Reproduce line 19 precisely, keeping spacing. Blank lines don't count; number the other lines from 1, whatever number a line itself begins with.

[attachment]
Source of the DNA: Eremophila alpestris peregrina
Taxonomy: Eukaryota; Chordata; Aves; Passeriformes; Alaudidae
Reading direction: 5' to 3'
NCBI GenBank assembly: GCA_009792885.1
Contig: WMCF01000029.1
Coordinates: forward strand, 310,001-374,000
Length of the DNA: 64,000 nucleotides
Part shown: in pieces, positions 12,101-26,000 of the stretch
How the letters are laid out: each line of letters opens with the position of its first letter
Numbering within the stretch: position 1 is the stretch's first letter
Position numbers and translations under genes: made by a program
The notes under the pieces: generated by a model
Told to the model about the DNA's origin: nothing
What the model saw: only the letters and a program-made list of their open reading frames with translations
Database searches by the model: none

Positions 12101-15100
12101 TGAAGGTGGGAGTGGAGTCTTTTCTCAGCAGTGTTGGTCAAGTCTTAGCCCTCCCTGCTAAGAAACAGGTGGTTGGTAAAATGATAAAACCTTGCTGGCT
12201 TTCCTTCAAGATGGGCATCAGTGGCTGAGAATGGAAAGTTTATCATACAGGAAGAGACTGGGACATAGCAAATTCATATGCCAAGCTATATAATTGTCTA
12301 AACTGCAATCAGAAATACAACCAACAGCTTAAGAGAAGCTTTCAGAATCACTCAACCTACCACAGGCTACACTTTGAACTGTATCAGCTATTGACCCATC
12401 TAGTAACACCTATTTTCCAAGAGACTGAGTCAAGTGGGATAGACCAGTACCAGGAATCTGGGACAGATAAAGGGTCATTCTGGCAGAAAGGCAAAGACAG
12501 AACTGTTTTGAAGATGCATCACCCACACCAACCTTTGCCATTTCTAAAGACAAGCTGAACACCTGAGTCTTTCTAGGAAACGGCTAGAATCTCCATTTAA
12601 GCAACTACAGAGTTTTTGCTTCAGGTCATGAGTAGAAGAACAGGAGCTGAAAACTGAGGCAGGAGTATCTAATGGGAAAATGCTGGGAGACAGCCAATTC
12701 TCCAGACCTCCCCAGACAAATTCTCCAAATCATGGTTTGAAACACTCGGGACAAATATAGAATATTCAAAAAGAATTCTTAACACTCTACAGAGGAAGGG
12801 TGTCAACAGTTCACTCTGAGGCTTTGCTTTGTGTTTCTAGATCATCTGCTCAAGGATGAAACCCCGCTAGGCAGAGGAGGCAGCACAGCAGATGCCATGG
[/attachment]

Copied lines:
12301 AACTGCAATCAGAAATACAACCAACAGCTTAAGAGAAGCTTTCAGAATCACTCAACCTACCACAGGCTACACTTTGAACTGTATCAGCTATTGACCCATC